Delphi Liability Portends Crisis In Municipal Pensions

General Motors’ experience with its former subsidiary offers a warning to states dealing with cash-strapped municipalities.


General Motors Corp.’s spin-off of components manufacturer Delphi Corp. won reluctant approval from the United Auto Workers in 1998 thanks in part to a key concession: The automaker agreed to guarantee Delphi’s pension obligations in the event that its former subsidiary went bankrupt. At the time, GM executives thought the spin-off was a masterstroke. Delphi, after all, was a huge liability, undermining GM’s profit potential year after year. Pensions were a side matter, they thought.

They were wrong.

Delphi went bankrupt in October 2005. Its underfunded pension plan destroyed any hope for a short-term turnaround at GM and contributed directly to the automaker’s own entry into Chapter 11 last June.

Trillion-Dollar Pension Crisis Looms Large Over America

Trillion-Dollar Pension Crisis Looms Large Over America

GM’s experience with Delphi provides a prophetic warning to states whose towns and counties participate in statewide pension plans. Although no state has yet gone bankrupt, municipalities have, and states may well be left holding the bag.


Consider the City of Vallejo, California, which filed for Chapter 9 bankruptcy in May 2008. Vallejo’s largest unsecured creditor was the California Public Employees’ Retirement System. Under state law, a municipality cannot default to CalPERS. But laws change as facts change, and the facts are devastating for this once-vibrant city of 72,000, now reporting an annual operating deficit of $4.2 million. For now its retirees are not affected; the city can pay out benefits by drawing on the $412 million it has with CalPERS. But that money won’t last forever.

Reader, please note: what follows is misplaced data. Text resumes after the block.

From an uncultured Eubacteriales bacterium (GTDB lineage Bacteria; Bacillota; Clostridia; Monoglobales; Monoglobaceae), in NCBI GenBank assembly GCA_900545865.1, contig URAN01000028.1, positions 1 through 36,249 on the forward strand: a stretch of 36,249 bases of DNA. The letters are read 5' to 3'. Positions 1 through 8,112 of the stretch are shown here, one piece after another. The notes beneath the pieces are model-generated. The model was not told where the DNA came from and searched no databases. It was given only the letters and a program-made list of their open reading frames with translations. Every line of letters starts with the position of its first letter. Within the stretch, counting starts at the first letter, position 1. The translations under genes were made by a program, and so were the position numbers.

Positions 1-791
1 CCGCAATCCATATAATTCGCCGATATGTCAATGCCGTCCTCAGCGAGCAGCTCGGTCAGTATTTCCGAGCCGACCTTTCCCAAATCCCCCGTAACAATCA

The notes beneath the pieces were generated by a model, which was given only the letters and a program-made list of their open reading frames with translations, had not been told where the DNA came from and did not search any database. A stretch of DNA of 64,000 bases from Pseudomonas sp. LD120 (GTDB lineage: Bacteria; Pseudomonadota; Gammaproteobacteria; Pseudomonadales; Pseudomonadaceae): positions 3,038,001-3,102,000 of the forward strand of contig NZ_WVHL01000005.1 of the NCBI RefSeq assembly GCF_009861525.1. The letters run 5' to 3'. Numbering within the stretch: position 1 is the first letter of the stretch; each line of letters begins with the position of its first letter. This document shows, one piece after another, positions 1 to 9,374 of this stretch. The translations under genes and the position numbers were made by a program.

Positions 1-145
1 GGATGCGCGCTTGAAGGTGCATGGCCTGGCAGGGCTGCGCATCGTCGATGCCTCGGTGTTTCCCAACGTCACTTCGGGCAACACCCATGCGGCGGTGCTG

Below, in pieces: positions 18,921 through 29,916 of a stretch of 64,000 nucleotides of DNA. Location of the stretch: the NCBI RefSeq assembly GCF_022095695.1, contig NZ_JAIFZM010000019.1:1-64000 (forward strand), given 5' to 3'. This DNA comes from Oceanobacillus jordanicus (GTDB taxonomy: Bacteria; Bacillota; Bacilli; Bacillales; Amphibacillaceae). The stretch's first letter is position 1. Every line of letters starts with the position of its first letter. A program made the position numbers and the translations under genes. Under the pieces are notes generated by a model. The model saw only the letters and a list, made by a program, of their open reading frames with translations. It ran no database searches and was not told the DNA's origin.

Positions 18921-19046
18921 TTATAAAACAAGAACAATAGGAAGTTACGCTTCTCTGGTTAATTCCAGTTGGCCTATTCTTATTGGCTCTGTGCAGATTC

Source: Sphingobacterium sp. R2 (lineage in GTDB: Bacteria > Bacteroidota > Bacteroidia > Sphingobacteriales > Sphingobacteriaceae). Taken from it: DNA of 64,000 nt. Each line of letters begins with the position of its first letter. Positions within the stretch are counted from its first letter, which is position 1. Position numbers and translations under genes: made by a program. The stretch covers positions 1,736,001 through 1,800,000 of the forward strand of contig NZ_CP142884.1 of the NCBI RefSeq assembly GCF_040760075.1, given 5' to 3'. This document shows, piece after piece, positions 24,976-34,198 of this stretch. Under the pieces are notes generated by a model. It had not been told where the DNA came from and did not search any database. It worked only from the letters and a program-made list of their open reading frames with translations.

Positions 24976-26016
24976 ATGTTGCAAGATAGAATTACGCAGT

“This is a ticking time bomb in California,” says Marc Levinson, a partner with the law firm Orrick, Herrington & Sutcliffe, which represents Vallejo.

The crisis in municipal pension obligations is particularly severe in New Jersey, a state that, not helpfully, granted local governments a funding holiday in the late ‘90s. An effort by New Jersey lawmakers to allow municipalities to defer payment of some of their 2010 pension obligations was narrowly derailed in the closing minutes of the 2009 legislative session, only to be reintroduced by the assembly majority leader in January.

“Ultimately, state and local governments are going to have to address the underlying reality,” says Orin Kramer, the state’s investment council chairman.

That’s not an easy reality to address. Consider Alaska.

In 2003 the state of Alaska realized that it was going to have to pay more in pension and other retirement obligations than it had anticipated — billions more. As a result, the state legislature approved closing its defined benefit plans and replacing them with a defined contribution system for future employees. Despite the reform, many municipalities found they were unable to afford the recalculated obligations, so the legislature passed a second law shifting the payment burden to the state. The additional pension hit to state coffers: an estimated $5 billion.

Jerry Burnett, deputy commissioner for the state’s treasury department, sees similarities between Alaska’s predicament and what happened at GM. “Alaska took on future liabilities that were unsustainable for the local municipalities,” he says.

Fortunately, Alaska is rich in oil and gas reserves, a revenue source not available to states like California and New Jersey.